Thousands of women are needlessly dying from heart attacks because they receive worse care than men, a major study has found.
Poor treatment contributed to the deaths of more than 8,200 women in England and Wales over a ten-year period, the research reveals. It found many people – doctors and patients alike – assume heart disease is a male problem, while women are more likely to put heart attack symptoms down to minor problems such as indigestion or muscle pain, and delay seeking help.
But even when they do get to hospital, doctors often misdiagnose the problem, meaning women are twice as likely as men to have their heart attack initially missed.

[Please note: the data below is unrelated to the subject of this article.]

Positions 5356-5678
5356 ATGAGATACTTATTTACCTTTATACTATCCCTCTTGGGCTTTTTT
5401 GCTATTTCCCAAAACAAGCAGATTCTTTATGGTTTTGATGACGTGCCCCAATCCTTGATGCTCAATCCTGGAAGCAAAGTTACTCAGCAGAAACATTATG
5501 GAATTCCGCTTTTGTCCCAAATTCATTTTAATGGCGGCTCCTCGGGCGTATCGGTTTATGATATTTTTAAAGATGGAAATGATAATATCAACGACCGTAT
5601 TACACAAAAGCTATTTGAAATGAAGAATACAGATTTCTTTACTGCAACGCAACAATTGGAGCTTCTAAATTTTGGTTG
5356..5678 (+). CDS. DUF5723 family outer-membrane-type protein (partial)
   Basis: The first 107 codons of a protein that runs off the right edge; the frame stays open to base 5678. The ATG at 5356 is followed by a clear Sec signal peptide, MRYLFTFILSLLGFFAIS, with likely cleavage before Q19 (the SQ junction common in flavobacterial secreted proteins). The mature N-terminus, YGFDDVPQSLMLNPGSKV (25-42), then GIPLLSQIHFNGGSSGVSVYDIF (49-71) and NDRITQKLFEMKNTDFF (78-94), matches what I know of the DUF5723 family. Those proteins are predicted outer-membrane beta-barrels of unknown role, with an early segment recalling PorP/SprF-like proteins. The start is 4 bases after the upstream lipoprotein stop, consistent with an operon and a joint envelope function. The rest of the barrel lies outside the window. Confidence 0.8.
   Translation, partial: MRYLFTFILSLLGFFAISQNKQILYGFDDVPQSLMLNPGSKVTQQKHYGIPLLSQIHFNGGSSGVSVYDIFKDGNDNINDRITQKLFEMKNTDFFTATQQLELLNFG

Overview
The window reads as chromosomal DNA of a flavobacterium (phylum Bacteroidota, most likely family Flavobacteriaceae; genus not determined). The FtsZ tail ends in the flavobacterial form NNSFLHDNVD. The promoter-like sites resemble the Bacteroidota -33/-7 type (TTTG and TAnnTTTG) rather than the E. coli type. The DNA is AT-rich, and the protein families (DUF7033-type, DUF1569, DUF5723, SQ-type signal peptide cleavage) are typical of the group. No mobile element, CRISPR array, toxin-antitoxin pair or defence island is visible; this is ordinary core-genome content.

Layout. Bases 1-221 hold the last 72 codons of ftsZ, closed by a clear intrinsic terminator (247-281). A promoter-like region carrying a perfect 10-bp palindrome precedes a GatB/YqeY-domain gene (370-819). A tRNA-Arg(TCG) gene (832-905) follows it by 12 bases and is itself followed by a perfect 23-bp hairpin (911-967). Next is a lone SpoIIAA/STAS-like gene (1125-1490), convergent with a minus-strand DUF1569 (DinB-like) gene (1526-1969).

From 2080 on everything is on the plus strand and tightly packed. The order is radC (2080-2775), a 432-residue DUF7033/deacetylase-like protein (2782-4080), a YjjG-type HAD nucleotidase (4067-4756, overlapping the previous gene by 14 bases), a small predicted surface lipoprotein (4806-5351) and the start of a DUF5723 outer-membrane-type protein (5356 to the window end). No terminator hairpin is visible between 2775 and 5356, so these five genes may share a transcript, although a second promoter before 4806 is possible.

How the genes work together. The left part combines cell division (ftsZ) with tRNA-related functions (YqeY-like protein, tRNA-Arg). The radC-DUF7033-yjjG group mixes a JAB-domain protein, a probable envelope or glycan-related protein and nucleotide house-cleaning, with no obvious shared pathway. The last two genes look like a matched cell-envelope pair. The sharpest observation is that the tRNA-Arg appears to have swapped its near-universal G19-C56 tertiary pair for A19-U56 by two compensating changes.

That in itself can be fatal, because every minute treatment is delayed decreases survival chances. Study leader Professor Chris Gale, a consultant cardiologist at Leeds University, said:
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‘There is still this misperception that men have heart attacks and women do not. If you miss an opportunity to treat at the beginning, those may have a knock-on impact later.’